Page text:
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February 18, 1994 - Image 32

Resource type:
Text
Publication:
The Detroit Jewish News, 1994-02-18

Disclaimer: Computer generated plain text may have errors. Read more about this.

AS

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Dinitz Steps Down
After Indictment

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i' AMERICAN

SOCIETY
GINCER.

Jerusalem (JTA) — Closing
a difficult chapter for the
Jewish Agency for Israel,
Simcha Dinitz has announc-
ed he will step down as
chairman following a deci-
sion this week by Israel's At-
torney General to indict Mr.
Dinitz on charges relating to
his alleged misuse of Agency
credit cards.
The leave of absence was
in accordance to an agree-
ment made last summer
with Mendel Kaplan, chair-
man of the Agency's Board
of Governors. That agree-
ment had capped months of
speculation about Mr.
Dinitz's future at the Agen-
cy after allegations of
misconduct first surfaced.
The decision to indict Mr.
Dinitz on charges of ag-
gravated fraud and abuse of
public trust was announced
two days before the Agency's
Board of Governors was to
begin a week-long meeting
in which the Dinitz affair
and how to handle the
vacancy will doubtless top
the agenda and spur heated
political wrangling.
"Anything can happen,"
one senior Agency official
quipped before the meeting.
Meanwhile, reaction from
Agency officials appeared to
be a mix of regret for Mr.
Dinitz and relief that there
was some resolution of a
long ordeal.
Mr. Kaplan called the at-
torney general's decision "a
great personal tragedy for
Simcha Dinitz and his fami-
ly.
Though Mr. Kaplan insists
that the "cash flow has
never been better," it is
clear the affair has tainted
the Agency's image.
The Jewish Agency, which
is the primary recipient of
United Jewish Appeal funds
raised for Israel, is the
largest single recipient of
American Jewish philan-
thropy.
It is also the embodiment
of political Zionism, the
Diaspora community's link
to the nation-building enter-
prises largely undertaken
now by the Israeli govern-
ment.
In Israel, the Jewish
Agency is considered a
quasi- governmental body.
Its salaries are pegged to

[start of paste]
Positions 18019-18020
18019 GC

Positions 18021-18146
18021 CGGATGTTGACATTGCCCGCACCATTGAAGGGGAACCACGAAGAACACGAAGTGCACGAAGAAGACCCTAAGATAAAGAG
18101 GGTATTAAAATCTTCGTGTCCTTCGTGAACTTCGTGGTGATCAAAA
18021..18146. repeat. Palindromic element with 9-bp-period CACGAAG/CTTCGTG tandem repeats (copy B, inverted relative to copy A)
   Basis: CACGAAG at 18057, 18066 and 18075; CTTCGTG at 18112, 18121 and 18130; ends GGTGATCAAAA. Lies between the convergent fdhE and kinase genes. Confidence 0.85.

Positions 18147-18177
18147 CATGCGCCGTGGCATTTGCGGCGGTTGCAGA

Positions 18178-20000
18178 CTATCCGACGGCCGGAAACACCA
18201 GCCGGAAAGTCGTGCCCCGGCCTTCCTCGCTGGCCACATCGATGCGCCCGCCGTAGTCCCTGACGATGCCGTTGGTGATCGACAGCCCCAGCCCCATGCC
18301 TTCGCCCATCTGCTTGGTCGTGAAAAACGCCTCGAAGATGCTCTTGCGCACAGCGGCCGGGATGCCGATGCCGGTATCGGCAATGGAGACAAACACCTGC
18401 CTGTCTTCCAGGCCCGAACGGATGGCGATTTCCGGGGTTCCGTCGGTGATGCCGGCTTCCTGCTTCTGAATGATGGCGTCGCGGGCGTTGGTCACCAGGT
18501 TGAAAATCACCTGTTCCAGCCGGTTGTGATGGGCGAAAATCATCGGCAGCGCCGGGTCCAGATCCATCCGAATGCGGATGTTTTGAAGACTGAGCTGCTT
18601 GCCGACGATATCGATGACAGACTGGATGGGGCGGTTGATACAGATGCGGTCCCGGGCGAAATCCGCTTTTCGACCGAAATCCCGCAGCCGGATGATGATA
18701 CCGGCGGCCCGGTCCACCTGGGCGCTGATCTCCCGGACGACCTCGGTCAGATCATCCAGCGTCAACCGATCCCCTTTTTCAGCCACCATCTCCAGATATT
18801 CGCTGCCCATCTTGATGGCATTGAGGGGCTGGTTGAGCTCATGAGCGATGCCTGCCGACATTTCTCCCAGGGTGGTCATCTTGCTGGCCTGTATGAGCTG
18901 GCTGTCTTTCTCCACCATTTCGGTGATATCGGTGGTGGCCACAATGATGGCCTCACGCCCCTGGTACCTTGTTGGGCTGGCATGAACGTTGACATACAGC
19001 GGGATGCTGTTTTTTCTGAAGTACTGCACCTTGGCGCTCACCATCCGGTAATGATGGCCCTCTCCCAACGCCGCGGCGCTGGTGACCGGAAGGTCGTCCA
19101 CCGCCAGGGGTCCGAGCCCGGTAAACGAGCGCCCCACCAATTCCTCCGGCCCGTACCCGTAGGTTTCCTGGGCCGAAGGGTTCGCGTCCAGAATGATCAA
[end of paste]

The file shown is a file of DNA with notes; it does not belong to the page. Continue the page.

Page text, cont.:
those of Cabinet officials, its
actions are coordinated with
the state and its leaders
come from the ranks of the
Israeli political parties in

proportion to their strength
in the World Zionist Con-
gress.
Mr. Kaplan conceded the
Diaspora community has
been frustrated with the
slow pace of the case.
"What they'd like to see
now is a definite decision as
to permanent leadership in
the Agency," he said.
"That's what they expect
from us."
The controversy surroun-
ding what has come to be
known here as the Dinitz Af-
fair began with reports at

Simcha Dinitz:
Future is uncertain.

the end of 1992 that Mr.
Dinitz had misused the Jew-
ish Agency's credit cards.
Mr. Dinitz has admitted
making personal purchases
on the cards and not repay-
ing $13,793 worth of charges
until the bills were brought
to his attention in December
1992.
During the summer of
1993, a police investigation
was launched into Mr.
Dinitz's activities. The in-
vestigation ended in late
August, but police officials
at the time would not
disclose whether they had
recommended that state
prosecutors press ahead with
an indictment against Mr.
Dinitz.
The case was subSequently
turned over to the attorney
general, who had the
responsibility of determin-
ing whether charges should
be pressed against Mr.
Dinitz.
Mr. Kaplan has called on
Agency Treasurer Hanan
Ben-Yehuda to preside over
meetings of the executive in
the absence of the chairman,
as stipulated in the agency's
bylaws.
Mr. Ben-Yehuda will con-

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